Suicidal stock market insanity. From 1987-to-date, we’ve been through all the major S&P 500 crashes, none of which remotely were preceded by such pricing excess relative to earnings as we have today. And with the next debacle in the inevitible balance, metaphorically to again quote Gabor Vernon in the role of Borchoi, (‘Octopussy’, United Artists/Eon Productions, 1983): “Be at least 25 miles away when it goes off.”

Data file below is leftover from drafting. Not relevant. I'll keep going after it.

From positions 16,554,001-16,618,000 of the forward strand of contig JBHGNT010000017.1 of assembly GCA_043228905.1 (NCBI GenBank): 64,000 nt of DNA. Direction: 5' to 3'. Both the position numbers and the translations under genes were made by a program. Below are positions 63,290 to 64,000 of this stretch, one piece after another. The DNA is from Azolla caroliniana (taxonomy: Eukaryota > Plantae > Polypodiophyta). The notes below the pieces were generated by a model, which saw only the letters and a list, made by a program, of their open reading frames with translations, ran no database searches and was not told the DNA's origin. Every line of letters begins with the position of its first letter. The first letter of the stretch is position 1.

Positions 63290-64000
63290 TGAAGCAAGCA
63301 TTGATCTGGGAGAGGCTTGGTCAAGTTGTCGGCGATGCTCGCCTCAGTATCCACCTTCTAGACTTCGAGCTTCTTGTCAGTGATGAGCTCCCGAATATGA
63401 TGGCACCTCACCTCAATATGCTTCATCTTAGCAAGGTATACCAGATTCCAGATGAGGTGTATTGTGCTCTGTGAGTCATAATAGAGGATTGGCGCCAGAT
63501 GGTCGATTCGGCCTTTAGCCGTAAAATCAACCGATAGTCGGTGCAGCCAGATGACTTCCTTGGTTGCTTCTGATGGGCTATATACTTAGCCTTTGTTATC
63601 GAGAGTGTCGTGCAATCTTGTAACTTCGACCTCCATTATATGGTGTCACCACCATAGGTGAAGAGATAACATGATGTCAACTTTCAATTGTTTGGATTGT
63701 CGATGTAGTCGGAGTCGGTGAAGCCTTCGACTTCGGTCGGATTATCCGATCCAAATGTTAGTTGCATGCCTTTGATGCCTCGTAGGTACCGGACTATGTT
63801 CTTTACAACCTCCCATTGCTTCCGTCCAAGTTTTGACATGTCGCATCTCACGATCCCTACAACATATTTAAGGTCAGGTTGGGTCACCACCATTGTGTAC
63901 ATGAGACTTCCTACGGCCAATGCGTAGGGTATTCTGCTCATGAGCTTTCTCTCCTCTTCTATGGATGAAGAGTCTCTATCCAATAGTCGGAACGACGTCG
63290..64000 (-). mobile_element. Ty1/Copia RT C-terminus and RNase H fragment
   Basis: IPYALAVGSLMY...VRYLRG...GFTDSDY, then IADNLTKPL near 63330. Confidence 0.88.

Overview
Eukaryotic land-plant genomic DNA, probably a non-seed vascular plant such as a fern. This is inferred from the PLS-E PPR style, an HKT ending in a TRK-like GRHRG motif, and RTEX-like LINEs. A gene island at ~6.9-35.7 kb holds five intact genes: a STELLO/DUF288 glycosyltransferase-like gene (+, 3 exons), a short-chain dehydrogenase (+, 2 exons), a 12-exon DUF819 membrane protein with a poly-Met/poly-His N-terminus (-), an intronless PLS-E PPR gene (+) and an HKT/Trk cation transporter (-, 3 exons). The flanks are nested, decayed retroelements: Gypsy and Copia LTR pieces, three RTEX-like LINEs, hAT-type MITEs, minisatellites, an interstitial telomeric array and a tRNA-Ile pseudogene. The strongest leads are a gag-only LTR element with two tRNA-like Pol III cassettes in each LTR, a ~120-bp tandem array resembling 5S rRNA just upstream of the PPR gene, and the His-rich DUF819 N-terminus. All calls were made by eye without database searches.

Now as ’tis month-end, (plus one full trading day), let’s go straight to this eye-opening graphic of the percentage tracks from one year ago-to-date of Gold and those of its major equities brethren. This is one of these best examples we’ve had of the leverage inherit in metals stocks: whilst Gold itself shows as +8%, Franco-Nevada (FNV) is +26%, Newmont (NEM) is +33%, the VanEck Vectors Gold Miners exchange-traded fund (GDX) is +40%, Agnico Eagle Mines (AEM) is +43%, the Global X Silver Miners exchange-traded fund (SIL) is +76%, and the “once-dog-now-darling” of this group Pan American Silver (PAAS) is +115%. Granted: the power of these up moves is the result of money moving into the metals just after their COVID plunge during March a year ago. But the chart nonetheless highlights the leverage of the equities: